Penny Murata, MD (Pediatrics); Emily Dow, MD; Desiree Lie, MD (Family Med) University of California, Irvine, School of Medicine
Objectives: (1) Improve teaching competencies of community preceptors; (2) Disseminate program goals and strategies to community preceptors
Methods: 81 primary care community preceptors who teach second-year medical students in their offices once weekly for 12 weeks were recruited to participate in workshops on teaching skills during a 2-year period: (1) Objective Structured Teaching Evaluation- 3 hour session using standardized students to cover orientation, evaluation, physical diagnosis, difficult learners, and evidence-based medicine; (2) Preceptors Education Project - three 1.5 hour sessions using discussion and role-play to cover orientation, evaluation and feedback, and teaching microskills; (3) Evidence-Based Medicine - 5 hour session using active learning, case discussion, and role-play to cover databases, practice guidelines, and application of EBM to precepting. The project faculty conducted site visits to directly observe preceptor teaching. Outcome measures included preceptor evaluations of activities and ratings by students.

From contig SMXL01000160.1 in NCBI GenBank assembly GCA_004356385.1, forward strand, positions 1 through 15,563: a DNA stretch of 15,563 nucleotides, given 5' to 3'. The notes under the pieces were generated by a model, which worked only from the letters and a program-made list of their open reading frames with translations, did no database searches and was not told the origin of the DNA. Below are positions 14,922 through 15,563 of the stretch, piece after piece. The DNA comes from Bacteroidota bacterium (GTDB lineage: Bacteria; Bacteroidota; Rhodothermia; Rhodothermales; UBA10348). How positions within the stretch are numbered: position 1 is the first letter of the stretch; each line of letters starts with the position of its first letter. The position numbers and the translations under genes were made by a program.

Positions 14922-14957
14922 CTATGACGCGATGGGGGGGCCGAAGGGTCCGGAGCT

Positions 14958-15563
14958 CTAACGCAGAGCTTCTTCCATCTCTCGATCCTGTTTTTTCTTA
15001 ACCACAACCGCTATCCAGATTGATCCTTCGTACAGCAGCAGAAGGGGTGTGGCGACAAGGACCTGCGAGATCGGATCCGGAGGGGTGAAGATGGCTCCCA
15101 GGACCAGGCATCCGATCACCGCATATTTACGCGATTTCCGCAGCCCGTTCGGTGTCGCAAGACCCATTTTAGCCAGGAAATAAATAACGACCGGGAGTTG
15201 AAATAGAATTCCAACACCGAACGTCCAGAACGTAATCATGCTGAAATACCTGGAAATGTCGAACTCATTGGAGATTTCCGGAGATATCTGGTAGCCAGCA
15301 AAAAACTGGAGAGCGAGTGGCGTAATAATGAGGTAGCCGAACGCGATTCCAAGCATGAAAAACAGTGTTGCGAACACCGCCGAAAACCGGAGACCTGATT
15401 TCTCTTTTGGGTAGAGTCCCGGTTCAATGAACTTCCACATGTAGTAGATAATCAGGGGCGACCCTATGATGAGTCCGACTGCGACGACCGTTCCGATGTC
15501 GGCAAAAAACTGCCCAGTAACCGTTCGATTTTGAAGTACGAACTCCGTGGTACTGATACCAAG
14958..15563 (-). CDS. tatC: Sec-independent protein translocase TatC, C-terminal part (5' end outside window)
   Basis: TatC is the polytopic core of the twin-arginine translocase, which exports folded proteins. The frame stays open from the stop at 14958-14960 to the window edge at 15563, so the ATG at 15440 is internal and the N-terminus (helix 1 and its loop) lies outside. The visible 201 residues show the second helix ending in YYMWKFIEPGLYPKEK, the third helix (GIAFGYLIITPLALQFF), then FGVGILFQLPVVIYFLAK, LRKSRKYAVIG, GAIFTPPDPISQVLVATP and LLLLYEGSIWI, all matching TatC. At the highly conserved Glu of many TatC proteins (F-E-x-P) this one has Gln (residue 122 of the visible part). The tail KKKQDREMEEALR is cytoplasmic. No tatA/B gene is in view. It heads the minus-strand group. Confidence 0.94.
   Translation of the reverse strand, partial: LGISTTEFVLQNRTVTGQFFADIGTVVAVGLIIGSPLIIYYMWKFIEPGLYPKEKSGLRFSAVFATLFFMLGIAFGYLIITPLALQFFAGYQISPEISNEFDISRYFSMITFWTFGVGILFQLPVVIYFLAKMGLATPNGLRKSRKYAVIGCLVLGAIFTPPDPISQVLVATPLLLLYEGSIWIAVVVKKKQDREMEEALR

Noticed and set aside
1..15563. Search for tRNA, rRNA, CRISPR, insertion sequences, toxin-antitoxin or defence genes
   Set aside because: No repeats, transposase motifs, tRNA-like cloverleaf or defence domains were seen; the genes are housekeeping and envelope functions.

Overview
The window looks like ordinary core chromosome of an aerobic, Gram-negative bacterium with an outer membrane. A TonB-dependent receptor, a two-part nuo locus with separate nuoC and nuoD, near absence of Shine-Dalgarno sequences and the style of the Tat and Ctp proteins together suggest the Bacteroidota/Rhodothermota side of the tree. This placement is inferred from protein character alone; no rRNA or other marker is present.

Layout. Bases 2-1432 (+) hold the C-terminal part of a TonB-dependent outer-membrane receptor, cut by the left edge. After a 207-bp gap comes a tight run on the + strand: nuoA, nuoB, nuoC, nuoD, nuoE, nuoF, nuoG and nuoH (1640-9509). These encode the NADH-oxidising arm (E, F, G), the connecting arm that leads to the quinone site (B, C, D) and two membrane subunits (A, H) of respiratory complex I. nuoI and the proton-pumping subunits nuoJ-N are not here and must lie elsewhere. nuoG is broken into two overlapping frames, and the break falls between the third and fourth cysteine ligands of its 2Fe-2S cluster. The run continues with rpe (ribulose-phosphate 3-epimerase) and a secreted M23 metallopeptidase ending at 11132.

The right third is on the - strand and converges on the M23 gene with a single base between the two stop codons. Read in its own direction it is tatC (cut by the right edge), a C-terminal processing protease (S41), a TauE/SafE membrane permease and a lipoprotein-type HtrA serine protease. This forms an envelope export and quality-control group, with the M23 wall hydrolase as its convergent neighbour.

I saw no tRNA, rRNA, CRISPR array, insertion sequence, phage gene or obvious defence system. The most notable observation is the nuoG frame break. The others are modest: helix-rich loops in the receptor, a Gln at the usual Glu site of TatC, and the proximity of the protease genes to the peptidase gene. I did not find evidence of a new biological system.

Results: 19 OSTE participants rated the session as "excellent" (63%), "very good" (32%), or "good" (5%). 19 PEP participants rated the session as "excellent" (68%), "very good" (26%), or "good" (5%). 43 EBM participants rated the session as "excellent" (86%) or "very good" (14%). 98-100% reported each workshop was "responsive to needs", "relevant to practice/teaching", and "increased skills for delivering/teaching patient care". Student evaluations of preceptors improved from annual mean score of 3.65 to 4.23.